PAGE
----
Kristen: Yes, it played out a little strange because she literally took all of his advice – on the spot – without too much overthinking from her point of view. It was like she hadn’t even considered how to improve her rank until that very second.
Kate: Rosie was quite dense at times.
Kristen: I like that Burnham called her out on what she did to gain popularity after she made the cut – feeling used for her popularity.
Kate: Didn’t you feel like his involvement with Rosie was a set up for a love triangle?
Kristen: Yes, but it obviously didn’t work out for a variety of reasons and plot points.
Kate: Right, but I liked that it dangled the idea and then pulled it back, like the author was saying “Just kidding!”.
Kristen: I agree – it was nice the book didn’t go down that road for once. Speaking of characters, what did you think of Rosie?
Kate: She had her ups and downs as a character. I felt like that once I was starting to like her, she had a really dense and naïve moment that threw me off. What did you think about Linus, her boy toy?
Kristen: I could feel the attraction between the two of them from the beginning. I liked that Linus was fairly genuine and almost asked her to abuse him romantically to get ratings even though he did not know her that well in person – just from the show.
Kate: I liked that I never really knew what to think about him – you knew who he worked for, but could you trust him or not was always a question up in the air.
Kristen: I think Linus played a big role in the mystery and it was nice to see he had a purpose behind handsome love interest.
Kate: The only thing that threw me off about the book was the ending, I’m not really sure what happened and even reread it a couple times.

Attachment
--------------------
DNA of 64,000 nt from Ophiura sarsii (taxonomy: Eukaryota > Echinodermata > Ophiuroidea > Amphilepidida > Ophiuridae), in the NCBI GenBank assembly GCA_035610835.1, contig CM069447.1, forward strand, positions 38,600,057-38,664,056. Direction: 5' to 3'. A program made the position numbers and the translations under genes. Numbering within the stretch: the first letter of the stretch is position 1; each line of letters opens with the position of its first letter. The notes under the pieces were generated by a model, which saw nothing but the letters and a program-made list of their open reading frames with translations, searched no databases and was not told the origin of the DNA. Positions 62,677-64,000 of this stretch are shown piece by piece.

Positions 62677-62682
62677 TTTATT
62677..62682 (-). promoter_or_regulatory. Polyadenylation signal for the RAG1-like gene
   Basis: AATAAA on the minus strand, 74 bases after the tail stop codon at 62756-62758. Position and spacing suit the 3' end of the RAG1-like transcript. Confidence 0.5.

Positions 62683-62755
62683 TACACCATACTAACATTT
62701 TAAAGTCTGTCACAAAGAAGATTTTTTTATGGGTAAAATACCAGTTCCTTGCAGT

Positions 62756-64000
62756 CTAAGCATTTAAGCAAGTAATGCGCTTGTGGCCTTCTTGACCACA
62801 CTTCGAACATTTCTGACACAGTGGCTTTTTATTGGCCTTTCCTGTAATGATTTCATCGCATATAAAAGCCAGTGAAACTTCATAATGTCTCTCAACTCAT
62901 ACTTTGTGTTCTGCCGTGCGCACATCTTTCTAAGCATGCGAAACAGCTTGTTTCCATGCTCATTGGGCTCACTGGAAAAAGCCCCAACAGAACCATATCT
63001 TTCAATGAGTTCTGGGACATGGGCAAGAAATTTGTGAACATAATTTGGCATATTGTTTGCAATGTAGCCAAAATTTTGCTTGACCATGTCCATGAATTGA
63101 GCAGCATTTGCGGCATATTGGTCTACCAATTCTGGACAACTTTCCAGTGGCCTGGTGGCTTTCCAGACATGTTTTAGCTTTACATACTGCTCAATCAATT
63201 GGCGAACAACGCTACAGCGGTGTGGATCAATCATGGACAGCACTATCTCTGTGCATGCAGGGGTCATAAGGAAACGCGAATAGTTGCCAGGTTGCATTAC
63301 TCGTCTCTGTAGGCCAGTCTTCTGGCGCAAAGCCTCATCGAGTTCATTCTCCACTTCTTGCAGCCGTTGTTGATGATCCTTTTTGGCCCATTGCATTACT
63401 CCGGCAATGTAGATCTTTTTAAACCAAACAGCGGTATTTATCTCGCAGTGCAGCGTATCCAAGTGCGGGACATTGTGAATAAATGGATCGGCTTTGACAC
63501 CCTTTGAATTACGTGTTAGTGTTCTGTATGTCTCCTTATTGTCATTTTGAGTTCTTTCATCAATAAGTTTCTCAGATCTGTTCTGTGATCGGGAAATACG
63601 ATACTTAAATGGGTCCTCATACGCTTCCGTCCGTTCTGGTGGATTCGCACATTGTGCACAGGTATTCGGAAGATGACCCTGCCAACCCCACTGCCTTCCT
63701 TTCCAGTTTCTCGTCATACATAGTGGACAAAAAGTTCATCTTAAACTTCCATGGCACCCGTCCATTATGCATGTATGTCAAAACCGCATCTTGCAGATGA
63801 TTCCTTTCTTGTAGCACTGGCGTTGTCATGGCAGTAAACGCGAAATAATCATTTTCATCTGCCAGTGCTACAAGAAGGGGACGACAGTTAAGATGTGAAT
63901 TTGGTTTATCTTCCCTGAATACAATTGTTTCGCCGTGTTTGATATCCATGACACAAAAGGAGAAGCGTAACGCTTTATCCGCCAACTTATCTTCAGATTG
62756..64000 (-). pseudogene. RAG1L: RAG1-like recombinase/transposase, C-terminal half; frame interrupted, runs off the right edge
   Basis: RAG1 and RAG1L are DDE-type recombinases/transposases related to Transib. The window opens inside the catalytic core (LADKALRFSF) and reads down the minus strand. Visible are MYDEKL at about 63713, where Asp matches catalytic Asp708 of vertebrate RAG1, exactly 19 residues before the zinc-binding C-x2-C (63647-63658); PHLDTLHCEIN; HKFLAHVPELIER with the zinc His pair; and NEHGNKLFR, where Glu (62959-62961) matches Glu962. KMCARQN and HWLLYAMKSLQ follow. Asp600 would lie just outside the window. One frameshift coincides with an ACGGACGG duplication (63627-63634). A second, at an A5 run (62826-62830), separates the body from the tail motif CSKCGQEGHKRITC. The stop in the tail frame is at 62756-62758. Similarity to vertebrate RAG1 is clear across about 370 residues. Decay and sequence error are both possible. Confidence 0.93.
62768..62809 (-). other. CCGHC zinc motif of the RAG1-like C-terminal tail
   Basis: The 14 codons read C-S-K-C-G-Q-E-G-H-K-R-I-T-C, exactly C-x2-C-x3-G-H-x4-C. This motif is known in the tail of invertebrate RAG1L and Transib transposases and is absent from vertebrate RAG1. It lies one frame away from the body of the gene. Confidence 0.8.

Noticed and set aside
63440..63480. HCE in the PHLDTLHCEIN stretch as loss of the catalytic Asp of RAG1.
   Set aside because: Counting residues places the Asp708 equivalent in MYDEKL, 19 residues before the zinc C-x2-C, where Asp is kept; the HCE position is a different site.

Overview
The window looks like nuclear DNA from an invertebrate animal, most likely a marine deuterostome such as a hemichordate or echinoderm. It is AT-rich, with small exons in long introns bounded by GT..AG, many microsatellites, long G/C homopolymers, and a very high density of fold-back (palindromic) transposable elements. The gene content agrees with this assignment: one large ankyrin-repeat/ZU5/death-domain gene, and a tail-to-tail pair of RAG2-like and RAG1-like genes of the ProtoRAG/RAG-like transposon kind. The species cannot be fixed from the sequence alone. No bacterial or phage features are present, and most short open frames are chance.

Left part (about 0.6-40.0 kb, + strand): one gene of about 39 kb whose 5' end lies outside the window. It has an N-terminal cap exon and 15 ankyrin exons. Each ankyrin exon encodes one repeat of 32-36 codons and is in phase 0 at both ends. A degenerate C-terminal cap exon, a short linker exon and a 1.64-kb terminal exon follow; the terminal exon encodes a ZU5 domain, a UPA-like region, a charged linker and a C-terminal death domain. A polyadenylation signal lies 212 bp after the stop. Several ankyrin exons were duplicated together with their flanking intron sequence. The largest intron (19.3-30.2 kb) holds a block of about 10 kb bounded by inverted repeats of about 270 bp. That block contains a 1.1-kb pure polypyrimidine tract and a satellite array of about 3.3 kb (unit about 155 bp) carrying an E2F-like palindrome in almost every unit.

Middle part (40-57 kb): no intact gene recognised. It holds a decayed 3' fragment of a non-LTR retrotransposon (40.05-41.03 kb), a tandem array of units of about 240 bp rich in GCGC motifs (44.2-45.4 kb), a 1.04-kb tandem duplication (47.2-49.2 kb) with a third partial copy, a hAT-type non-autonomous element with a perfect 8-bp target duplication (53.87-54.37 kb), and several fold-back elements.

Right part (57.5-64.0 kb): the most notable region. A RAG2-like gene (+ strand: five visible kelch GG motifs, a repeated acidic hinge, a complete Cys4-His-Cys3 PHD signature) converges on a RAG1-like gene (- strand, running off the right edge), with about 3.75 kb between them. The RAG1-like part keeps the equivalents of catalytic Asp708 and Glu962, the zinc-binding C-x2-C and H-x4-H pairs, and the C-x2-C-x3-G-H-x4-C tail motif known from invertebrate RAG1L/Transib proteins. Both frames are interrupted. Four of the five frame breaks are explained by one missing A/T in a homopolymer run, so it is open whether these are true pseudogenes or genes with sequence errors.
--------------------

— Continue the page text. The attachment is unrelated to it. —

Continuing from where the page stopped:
Kristen: I think it will be interesting to see where it takes off in the next book. I guess we will have to read the next one when it comes out.
The Stepsister’s Tale is the type of twisted tale that I enjoy. Taken from the point of view of Jane Montjoy, a girl who has been told she is a lady,The Stepsister’s Tale is the type of twisted tale that I enjoy. Taken from the point of view of Jane Montjoy, a girl who has been told she is a lady, but has been milking cows and tending to their household for years. The story of Cinderella is re-imagined. Isabella is a surprise that arrives home with their mother one day, along with a man, who Jane and her sister Maude had never met. Her mother had remarried while she was away to a widower. The transition is hard, as the two sisters are used to hard work and Isabella is a delicate little lady who scoffs at the girls even when she tries to be friendly. There’s a lot of ‘getting off on the wrong foot’ going around, but then Isabella’s father dies and things take a tumble for the worse for everyone.
I’m fond of different view points in fairy tales and I love how Ella is not the poor picked on little girl like she is in the stories. The harsh reality of losing money while still trying to hold onto your pride is one that rings throughout the novel. Jane’s mother grasps onto stories of when she was young and wealthy, of the balls and the love of her life. The cruel reality is that not all men are perfect and her fortune was gambled away.
When the prince comes to visit while he is hunting through the woods, he spies Isabella and they share a dance. This one moment leads up to a tirade of incidents that include a ball. One in which it is obvious to Jane that the person the prince is looking for is her stepsister. But there’s so much more to this book than the usual story line. Jane herself has a love interest, a proud boy who lives in the forest and they tend to mess up when they are together. He assumes she lives in a big house and must have lovely comforts. She thinks he doesn’t like her and would rather not spend time with her.
I really loved Jane, she was awkward but starting to fit into what her daily life required of her. She wasn’t beautiful but was pretty enough to grab your attention. I liked her narration and her down to earth attitude. Overall, I just really enjoyed this book. I love twisted tales and this one really struck a chord for some reason.
A great retelling of Cinderella, a bit dark and sad but really well written....more